“The best moments usually occur when a person’s body or mind is stretched to its limits in a voluntary effort to accomplish something difficult and worthwhile.”
"I am the dean of religious life at a liberal arts college.
Yesterday, I went to a Maundy Thursday service (interdenominational Protestant), a Holy Thursday service with foot washing (Roman Catholic), and the second seder.
Having been raised Roman Catholic, I resonate with the words and sounds of prayers and hymns of my childhood so powerful that it is almost instinctual, but in my adulthood I have come to discover and be spiritually nourished by other traditions, particularly Judaism.
At last night’s student-planned seder, many of the participants were not Jewish but have participated every year of college and wouldn’t miss it. That has to be a good thing."
-Jennifer, a commenter to Judith Warner's opinion piece, "This I Believe" New York Times, April 9, 2009-
All major religious traditions carry basically the same message, that is love, compassion and forgiveness. The important thing is that they should be part of our daily lives.
-The Dalai Lama-
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This year I'm hosting a group of friends-who-are-like-family for Passover Seder 2011. This is definitely going to be a group effort--with everyone bringing a dish. A very stress-free celebration.
This year the first night of Passover arrives on a Monday evening--April 18th--not so easy for long-distance-mid-week travel to celebrate with family. With my kids all in St. Louis, and my sibs in Cincinnati & Florida--I'm grateful to have a close group of "in-town" empty-nest friends whose families also live out-of-town.
It's going to be my first-ever Plant-Based & Gluten-Free Passover! If you know anything about Passover, this is a serious challenge. This is the no-flour, no bread, no grains (wheat, spelt, barley, oats, or rye), no beans, no legumes holiday. If your ancestors came from Eastern Europe, as mine did, it means eight days of mostly matza, lots of oil, lots of eggs, brisket, chicken, gefilte fish, and matza pizza.
Oops! Left out something. I'm not on a gluten-free diet! But one of my guests is on a gluten-free diet--which is why gluten is "mostly" out of this Seder--matza balls excluded! And yes, she has scored a box of one of the hardest-to-get commodities in town--Gluten-Free Matza!
If you're eating plant-based with no-added oil, a traditional Ashkenazic Passover is not going to work out very well in the health department--so I'm loosening up the rules this year & taking on the Passover customs of the Mediterranean Sephardic tradition--and eating what's known as "kitnyot" click here for a list: rice, beans, legumes, soy & corn are allowed. Still no grains, none of my usual savory "cheezy" or pumpkin oatmeal, no bread of any kind, no soba noodles, or whole wheat pasta. Quinoa, thankfully, is on the OK-to-eat list. This is going to be a very easy Passover.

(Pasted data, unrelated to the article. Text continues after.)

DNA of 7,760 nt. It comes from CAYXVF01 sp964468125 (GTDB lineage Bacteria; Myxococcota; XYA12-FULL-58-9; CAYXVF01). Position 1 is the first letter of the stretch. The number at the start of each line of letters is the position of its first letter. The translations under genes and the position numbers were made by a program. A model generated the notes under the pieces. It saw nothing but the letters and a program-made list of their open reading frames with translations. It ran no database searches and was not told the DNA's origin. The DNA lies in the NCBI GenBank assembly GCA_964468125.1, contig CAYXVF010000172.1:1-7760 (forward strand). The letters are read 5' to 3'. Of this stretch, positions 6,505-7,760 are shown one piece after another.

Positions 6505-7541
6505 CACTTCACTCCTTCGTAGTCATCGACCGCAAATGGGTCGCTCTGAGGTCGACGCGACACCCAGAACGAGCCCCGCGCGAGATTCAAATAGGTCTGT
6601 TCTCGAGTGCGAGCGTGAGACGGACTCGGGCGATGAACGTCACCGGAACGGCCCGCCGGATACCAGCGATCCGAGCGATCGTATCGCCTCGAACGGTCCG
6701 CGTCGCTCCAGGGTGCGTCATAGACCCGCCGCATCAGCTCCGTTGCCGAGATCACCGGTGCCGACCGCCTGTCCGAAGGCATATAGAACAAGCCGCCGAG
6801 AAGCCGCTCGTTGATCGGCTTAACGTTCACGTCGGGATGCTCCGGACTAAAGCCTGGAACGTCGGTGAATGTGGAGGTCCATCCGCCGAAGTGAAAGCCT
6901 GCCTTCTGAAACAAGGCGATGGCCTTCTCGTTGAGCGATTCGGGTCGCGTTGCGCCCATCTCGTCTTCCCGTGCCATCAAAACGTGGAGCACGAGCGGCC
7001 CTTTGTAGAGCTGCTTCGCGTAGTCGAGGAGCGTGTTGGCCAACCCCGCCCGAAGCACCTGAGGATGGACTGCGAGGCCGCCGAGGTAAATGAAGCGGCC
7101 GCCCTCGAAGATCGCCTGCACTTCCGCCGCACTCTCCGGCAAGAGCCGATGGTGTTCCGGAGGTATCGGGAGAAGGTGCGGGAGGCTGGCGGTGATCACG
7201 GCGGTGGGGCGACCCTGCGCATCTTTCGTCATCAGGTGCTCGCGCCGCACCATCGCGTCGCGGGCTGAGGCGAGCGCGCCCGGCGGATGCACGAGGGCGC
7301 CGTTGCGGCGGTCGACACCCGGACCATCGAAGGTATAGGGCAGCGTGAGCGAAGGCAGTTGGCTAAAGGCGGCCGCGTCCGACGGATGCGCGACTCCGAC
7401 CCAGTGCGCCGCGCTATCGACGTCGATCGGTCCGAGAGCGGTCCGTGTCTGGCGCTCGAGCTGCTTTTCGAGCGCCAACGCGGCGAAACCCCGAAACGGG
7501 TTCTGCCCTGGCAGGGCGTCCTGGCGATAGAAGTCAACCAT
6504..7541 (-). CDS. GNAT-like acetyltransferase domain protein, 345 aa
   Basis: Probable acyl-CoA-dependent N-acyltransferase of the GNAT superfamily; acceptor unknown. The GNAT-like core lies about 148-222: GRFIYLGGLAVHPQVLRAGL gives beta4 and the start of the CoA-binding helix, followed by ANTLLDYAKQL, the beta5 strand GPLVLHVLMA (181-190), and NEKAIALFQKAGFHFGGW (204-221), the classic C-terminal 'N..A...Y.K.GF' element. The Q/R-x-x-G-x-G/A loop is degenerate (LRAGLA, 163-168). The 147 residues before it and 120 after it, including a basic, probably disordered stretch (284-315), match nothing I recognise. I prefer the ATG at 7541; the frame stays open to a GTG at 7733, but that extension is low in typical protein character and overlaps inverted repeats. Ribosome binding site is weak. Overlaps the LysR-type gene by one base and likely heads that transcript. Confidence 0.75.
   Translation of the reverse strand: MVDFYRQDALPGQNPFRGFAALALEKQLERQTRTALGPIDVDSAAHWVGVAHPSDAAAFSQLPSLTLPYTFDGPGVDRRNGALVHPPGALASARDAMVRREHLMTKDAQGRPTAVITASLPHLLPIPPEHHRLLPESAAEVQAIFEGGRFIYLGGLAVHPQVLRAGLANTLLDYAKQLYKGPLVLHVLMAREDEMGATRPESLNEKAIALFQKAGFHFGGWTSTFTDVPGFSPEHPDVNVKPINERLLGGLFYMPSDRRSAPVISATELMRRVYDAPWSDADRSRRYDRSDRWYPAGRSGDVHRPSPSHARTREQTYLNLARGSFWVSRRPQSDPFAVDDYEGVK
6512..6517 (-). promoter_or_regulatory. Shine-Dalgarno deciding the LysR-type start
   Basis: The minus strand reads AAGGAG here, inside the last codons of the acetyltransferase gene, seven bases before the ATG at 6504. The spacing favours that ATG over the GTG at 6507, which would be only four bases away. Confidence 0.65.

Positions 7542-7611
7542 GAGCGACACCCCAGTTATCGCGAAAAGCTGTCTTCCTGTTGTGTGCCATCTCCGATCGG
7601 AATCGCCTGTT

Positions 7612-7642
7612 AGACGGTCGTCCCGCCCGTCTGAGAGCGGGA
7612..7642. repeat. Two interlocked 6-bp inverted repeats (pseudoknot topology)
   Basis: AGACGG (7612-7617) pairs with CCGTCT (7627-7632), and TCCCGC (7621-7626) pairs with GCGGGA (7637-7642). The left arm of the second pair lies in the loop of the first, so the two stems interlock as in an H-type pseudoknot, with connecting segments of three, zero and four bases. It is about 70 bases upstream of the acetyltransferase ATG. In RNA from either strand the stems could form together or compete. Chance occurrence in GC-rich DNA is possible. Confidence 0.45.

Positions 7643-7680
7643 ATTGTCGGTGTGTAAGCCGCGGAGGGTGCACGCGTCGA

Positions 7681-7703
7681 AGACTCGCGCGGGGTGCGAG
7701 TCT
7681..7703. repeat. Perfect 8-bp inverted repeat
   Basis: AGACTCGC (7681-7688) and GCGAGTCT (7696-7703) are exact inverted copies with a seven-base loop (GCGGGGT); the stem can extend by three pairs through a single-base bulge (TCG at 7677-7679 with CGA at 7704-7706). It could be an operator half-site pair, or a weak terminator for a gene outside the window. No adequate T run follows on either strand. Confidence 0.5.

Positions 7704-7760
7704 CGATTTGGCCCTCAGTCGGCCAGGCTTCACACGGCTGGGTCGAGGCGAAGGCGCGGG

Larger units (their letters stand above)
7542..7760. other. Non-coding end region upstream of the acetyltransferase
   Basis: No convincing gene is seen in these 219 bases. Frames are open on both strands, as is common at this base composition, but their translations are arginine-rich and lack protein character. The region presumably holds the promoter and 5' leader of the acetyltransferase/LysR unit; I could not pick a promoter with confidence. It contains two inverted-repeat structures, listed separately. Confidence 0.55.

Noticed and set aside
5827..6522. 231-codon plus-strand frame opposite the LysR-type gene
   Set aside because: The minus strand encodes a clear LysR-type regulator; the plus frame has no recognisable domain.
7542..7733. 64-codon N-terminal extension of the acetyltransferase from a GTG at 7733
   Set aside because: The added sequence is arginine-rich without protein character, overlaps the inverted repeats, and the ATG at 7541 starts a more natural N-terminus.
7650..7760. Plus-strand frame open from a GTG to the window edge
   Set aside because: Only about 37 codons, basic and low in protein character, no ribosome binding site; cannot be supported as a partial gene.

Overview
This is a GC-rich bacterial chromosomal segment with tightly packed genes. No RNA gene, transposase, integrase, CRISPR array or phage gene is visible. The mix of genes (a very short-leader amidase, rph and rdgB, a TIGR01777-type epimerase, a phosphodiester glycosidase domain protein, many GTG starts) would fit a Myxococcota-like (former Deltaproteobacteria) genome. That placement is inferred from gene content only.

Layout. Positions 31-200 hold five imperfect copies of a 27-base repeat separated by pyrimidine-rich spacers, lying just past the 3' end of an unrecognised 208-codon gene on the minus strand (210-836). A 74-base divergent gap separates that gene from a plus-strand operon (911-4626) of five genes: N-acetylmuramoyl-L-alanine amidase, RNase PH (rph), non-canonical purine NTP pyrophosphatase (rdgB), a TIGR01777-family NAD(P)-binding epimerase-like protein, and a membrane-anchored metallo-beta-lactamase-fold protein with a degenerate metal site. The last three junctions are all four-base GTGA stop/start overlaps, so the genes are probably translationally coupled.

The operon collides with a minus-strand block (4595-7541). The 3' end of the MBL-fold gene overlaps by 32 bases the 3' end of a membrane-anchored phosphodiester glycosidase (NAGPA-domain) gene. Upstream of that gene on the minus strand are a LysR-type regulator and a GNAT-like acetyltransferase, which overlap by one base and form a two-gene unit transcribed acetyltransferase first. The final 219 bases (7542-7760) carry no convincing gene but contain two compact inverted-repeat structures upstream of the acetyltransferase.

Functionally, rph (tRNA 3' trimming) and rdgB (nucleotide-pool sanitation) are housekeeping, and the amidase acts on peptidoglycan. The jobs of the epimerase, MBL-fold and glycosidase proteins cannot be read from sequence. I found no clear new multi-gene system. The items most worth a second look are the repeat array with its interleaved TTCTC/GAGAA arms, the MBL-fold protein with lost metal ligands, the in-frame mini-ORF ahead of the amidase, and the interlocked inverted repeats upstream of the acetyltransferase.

What's on My Plant-Based "Mostly" Gluten-Free Passover Menu?
OK. Full Disclosure. I'm not Orthodox, not an expert on Passover--so take my menu under advisement
Chickpea Gefilte "Fish" cakes with horseradish sauce
Fennel, Leek, Spinach Matza Ball Soup
Chef AJ's Spinach & Mushroom Lasagna with Brown Rice Noodles
Veganomicon's Quinoa with Black Beans & Mango
Roasted Asparagus or Susan's Seductive Stawberry Salad
Macaroons, Jane's Un-Named Dessert, or raspberry sorbet
Gefilte "Fish" and Horseradish Sauce
Gefilte "Fish" with Horseradish Sauce
Serves 8 (small portions)
I'm using a non-fat adaptation of Ellen Allard's "Tuna Fish" recipe, and shaping them into gefilte fish patties or mini-loaves.
15 ounce can of no-salt chickpeas, drained
2 stalks of celery finely chopped
1 TBS fresh snipped dill, or 2 tsp. of dry dill weed
1 tsp. celery seed
2 TBS. finely chopped dill pickle or pickle relish
1 TBS. capers (I LOVE capers)
1 tsp. kelp flakes (don't worry if you can't find this. I found it at Whole Foods)
1/4 cup or more of my version of Chef Del's "Mayonnaise" *see below
1/2 tsp sea salt (optional)
1/4 tsp ground white (or black) pepper
Mash all the beans in a bowl using the bottom of a flat-bottomed drinking glass (or a fork, or a potato masher, or if you like to dirty more dishes, carefully use a food processor). You want the beans broken, but not pulverized--kind of a mix of chunky & smooth.
Add the vegetables & seasonings & mix in the mayo. Add more if needed. Form into mini-patties or mini-gefilte fishes
Serve with white horseradish, or Chef Del's Horseradish "Mayo"
*My version of Chef Del's Mayo
Makes 1 1/2 Cups (use half for the horseradish mayo)
1 (12 ounce) package firm silken tofu in aseptic box (Mori-Nu brand)
1/2 tsp dry mustard (or Dijon mustard)
1/2 tsp onion powder (optional)
1/2 tsp garlic powder or 1 fresh garlic clove (optional)
1/2 tsp sea salt (optional)
2 TBS. lemon juice
1 TBS. cider vinegar
Process in a food processor or blender. Adjust seasonings if needed.
Mix half of this to make horseradish sauce by mixing in 1 TBS of horseradish--add more to taste.
Matza Ball Soup
Fennel, Leek, Spinach Soup (Dick's Soup)
This has become my staple Passover soup ever since I tasted it at Fran & Dick's seder quite a few years ago. Dick found the recipe from a 1997 Bon Appetit--and I've modified it to eliminate the margarine. It's so easy--so delicious--and so healthy!